I’m reblogging this with permission of my friend Mel at Melting-Pot Dharma (it’s a good blog, you should check it out). I’m not Buddhist, yet I do think there is something of value in the concept of the illusion of self and, as Mel introduces here, the illusion of group. My own groupings are different from his; my ancestry is 3/4 French and 1/4 Polish, judging from my grandparents. But you can divide that into Canadian French vs. Parisian French. And the Poles also suffered in the Holocaust, but I have no knowledge of the branch of the family that is still in Poland; my great-grandmother left with her kids, my grandfather and his siblings, and that’s all I know. Nevertheless, Mel’s post resonated with me, and I wanted to share it with all of you. Thank you for reading.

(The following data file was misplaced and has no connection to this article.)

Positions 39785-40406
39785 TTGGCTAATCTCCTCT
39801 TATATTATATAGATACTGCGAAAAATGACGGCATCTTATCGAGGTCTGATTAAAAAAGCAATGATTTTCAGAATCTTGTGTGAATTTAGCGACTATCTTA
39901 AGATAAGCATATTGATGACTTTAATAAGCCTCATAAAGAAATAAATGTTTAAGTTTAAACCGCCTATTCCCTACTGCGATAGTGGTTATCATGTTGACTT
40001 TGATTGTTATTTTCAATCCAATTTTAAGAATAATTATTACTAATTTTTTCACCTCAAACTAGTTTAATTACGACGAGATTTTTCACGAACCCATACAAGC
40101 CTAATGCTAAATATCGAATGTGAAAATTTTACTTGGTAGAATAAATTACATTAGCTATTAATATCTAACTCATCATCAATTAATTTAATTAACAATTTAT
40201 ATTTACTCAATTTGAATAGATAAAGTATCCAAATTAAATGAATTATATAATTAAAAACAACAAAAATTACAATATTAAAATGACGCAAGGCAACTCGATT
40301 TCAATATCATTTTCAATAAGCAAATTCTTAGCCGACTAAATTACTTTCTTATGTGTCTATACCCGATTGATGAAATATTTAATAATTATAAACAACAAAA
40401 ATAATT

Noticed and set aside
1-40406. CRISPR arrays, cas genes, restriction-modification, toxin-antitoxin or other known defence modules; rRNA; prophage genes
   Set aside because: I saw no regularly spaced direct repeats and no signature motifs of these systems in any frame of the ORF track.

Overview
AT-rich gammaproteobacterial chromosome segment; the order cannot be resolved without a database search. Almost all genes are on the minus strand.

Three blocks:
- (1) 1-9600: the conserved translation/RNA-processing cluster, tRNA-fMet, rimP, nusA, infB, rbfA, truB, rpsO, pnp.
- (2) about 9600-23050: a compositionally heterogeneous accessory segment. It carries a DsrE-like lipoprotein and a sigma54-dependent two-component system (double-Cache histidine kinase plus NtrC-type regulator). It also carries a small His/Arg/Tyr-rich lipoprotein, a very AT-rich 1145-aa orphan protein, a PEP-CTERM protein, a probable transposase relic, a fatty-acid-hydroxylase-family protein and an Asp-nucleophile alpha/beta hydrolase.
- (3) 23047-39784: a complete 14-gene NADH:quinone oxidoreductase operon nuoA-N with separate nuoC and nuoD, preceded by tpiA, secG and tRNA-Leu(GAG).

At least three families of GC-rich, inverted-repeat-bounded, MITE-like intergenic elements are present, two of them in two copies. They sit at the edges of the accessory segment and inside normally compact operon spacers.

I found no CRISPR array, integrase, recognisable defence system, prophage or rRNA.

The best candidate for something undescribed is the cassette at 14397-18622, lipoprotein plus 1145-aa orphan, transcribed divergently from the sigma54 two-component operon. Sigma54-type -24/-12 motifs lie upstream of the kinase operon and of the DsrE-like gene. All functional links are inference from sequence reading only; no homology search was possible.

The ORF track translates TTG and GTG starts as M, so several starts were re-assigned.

As I am, so these are. As these are, so am I. — The Buddha, Nalaka Sutta
I’ve been thinking a lot about racism and ethnic hatred since I blogged my way into an inferno two months ago. I’d rather not rehash that, but you can get a taste of it here. I’ve also been learning more about and reflecting on my own ethnic roots via genealogical research, which leads me deeper into the tragedy of our inhumanity toward one another,
We Buddhists talk a lot about the illusion of “self.” This being we call “self” changes from moment to moment and is made from the same cosmic dust as everything else that we perceive. So my “self” is more like a wave in the ocean than a discreet entity. We need a sense of self to get by in the world we live in, but the Buddha warns…
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